"I'd say my party has faced up to the past time and again," Kipping told DW, adding that it did so in a manner she would expect from all former bloc parties. The remark was directed mainly at Chancellor Angela Merkel's Christian Democratic Union (CDU). The CDU united with its East German sister party after the fall of the Berlin Wall even though the party had been close to the SED. But ahead of the vote in Thuringia, the CDU in particular has been rubbing the Left's nose in the past.

Katja Kipping
Katja Kipping; The Left disn't take the easy way outImage: picture-alliance/dpa/L. Schulze

"Just because they aren't leftist any longer, does that free them of any doubt about what they did in the past?" Kipping asked. "I'd say that politically, it's important not to choose the easy way out."

Heritage in hindsight

Kipping said her party didn't choose the easy way out concerning how it evolved from a state party - a weight that even the younger, untroubled generation still bears.

"A quarter of a century later, it's easy to come up with intelligent answers, but back then, I believe the party wanted to take responsibility and not shirk it's legacy," she said, when asked if it would not have been better to dissolve the SED in 1989 and create a new leftist party instead.

Kipping added she has great respect for the politicians who stayed in the party - real leftists, she said, who didn't succumb to the "Zeitgeist with a bent toward capitalism."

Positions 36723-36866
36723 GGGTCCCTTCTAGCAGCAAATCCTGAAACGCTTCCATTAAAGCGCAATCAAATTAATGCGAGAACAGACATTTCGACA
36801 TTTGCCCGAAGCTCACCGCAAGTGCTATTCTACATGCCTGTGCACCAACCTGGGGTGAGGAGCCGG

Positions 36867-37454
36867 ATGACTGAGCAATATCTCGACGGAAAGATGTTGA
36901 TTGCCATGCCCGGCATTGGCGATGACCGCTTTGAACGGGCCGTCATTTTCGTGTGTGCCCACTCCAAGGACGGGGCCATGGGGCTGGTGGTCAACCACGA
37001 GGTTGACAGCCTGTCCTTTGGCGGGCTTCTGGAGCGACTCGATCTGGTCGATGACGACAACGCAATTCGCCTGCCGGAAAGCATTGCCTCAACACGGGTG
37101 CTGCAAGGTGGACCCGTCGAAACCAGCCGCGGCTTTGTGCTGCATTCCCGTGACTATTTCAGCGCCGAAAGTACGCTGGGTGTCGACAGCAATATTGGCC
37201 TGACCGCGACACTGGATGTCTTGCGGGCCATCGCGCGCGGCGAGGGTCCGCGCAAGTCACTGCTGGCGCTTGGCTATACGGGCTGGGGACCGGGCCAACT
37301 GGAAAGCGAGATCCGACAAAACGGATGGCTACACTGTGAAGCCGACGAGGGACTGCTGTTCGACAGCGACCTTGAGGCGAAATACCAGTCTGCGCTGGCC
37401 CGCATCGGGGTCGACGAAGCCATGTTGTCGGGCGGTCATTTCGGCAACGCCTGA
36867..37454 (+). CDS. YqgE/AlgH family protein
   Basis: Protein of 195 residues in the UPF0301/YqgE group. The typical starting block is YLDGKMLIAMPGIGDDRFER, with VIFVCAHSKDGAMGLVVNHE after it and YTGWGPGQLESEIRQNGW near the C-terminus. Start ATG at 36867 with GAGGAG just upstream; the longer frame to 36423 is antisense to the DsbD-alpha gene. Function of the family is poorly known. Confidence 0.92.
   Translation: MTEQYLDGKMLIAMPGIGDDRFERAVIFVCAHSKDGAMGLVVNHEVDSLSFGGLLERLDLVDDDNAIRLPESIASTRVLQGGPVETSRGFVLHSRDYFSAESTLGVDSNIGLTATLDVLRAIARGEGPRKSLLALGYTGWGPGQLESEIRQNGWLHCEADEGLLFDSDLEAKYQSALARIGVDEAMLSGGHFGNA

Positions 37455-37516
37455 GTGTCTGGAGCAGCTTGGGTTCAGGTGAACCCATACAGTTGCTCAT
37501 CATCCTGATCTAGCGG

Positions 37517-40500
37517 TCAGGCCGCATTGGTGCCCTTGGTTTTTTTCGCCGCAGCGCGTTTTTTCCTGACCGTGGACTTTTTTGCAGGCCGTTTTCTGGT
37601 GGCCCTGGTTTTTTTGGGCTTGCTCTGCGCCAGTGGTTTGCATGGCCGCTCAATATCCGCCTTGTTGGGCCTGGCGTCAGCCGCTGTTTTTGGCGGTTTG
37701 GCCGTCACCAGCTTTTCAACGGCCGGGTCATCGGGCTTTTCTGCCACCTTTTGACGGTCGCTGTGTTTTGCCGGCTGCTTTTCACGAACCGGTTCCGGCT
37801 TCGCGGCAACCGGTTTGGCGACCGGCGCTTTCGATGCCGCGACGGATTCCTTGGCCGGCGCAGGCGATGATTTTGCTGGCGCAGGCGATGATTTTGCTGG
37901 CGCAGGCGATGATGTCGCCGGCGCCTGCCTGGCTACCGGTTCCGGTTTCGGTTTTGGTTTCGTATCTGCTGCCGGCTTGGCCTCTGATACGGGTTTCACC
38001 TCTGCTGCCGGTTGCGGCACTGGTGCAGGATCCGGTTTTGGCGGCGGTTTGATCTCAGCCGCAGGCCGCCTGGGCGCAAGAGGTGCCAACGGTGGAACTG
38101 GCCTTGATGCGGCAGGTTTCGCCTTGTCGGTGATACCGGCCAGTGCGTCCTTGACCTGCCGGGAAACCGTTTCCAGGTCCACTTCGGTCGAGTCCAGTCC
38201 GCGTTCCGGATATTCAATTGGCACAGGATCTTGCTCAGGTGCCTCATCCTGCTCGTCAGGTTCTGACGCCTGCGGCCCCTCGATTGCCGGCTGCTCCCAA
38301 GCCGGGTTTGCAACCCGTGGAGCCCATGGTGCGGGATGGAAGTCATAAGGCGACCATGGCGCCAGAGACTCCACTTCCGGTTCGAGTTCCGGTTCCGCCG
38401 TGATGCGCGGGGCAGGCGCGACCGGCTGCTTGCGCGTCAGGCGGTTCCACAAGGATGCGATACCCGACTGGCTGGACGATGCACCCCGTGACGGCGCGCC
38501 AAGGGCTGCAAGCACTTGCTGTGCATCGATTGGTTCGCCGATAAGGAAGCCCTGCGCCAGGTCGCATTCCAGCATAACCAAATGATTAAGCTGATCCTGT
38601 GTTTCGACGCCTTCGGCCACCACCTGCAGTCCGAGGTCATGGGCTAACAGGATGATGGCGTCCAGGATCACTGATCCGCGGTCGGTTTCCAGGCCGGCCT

Kipping was born in Dresden and 11 years old when the Wall fell and the SED lost power. When mentioning Stasi spies, she uses terminology coined later in the West: "informal collaborator" rather than "unofficial collaborator."

Many members from the West

At a party conference in December 1989, the SED announced its break with Stalinism, dismissed the old leadership and apologized to East Germans for injustices done to them. Membership in the former state party dropped from 2.3 million to 220,000. Today, no one at the Left party's headquarters in Berlin's Karl-Liebknecht House keeps tabs on whose membership dates back to those days. About one third of the party's 64,000 members are from Western German states. Many joined the party in 2007 after former SPD leader Oskar Lafontaine along with Social Democrats and unionists were disappointed by then-Chancellor Gerhard Schröder's course and turned to the East German party. With the passage of time, there are fewer members today whose entire lives were closely linked to East Germany. Some of the older members from the former East, including Kuschel, managed to secure a seat in parliament by dogged diligence.

Bodo Ramelow
No former Stasi members in the government, Bodo Ramelow saysImage: picture-alliance/dpa/M. Schutt

No nostalgia

People can change, said 36-year-old Kipping. She leaves no room for nostalgia when she agrees with her party's assessment of East Germany as an "unjust state." In Thuringia, the Left signed a document to that effect, in accordance with a demand by the Social Democrats and Greens in return for the election of the Left party candidate as head of the state. Until then, the Left party had called East Germany a state where "grave injustices" occurred.

Thuringia's soon-to-be premier Bodo Ramelow has promised not to place former members of the Stasi in government positions. But that won't keep Frank Kuschel, a.k.a. IM "Fritz Kaiser," from a seat like all others in the state parliament.